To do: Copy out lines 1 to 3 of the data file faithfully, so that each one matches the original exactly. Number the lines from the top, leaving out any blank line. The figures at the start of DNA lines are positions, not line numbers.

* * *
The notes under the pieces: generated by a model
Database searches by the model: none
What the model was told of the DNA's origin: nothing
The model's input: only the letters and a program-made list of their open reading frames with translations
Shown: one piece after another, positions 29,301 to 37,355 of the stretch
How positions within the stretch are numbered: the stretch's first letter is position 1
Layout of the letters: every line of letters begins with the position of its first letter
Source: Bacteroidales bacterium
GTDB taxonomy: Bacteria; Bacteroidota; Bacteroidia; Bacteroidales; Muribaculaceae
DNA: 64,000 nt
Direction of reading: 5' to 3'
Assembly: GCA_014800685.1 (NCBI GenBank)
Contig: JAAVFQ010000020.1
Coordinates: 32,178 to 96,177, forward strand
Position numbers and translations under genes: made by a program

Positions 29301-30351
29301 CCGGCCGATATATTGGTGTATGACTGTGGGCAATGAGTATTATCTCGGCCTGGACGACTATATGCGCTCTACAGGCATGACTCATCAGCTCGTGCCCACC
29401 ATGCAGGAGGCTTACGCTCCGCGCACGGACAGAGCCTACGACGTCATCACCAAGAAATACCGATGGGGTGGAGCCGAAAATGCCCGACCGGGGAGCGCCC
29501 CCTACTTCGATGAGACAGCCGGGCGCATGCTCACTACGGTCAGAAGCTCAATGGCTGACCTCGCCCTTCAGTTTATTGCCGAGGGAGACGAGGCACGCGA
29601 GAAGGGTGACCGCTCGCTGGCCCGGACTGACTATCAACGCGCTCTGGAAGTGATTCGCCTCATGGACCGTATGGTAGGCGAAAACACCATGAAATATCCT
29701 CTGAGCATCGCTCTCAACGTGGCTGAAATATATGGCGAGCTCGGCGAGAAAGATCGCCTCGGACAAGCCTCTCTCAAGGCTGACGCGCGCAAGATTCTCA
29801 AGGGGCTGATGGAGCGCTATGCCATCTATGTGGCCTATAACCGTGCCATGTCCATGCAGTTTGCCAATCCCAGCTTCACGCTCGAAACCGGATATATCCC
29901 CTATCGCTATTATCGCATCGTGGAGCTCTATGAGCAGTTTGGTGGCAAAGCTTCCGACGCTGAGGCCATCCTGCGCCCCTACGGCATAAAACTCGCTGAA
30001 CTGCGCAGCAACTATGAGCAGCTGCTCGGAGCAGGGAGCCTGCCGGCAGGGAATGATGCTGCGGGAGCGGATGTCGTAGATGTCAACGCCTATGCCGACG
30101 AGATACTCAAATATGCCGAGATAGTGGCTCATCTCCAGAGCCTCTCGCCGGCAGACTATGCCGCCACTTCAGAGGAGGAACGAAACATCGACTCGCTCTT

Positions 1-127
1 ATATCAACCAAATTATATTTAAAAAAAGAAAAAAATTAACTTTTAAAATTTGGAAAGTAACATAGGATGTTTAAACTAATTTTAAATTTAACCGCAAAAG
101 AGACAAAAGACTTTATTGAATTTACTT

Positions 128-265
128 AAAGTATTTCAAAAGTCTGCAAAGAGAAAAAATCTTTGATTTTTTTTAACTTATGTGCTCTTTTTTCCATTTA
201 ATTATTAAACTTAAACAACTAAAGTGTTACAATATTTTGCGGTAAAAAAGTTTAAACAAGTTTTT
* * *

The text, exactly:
The notes under the pieces: generated by a model
Database searches by the model: none
What the model was told of the DNA's origin: nothing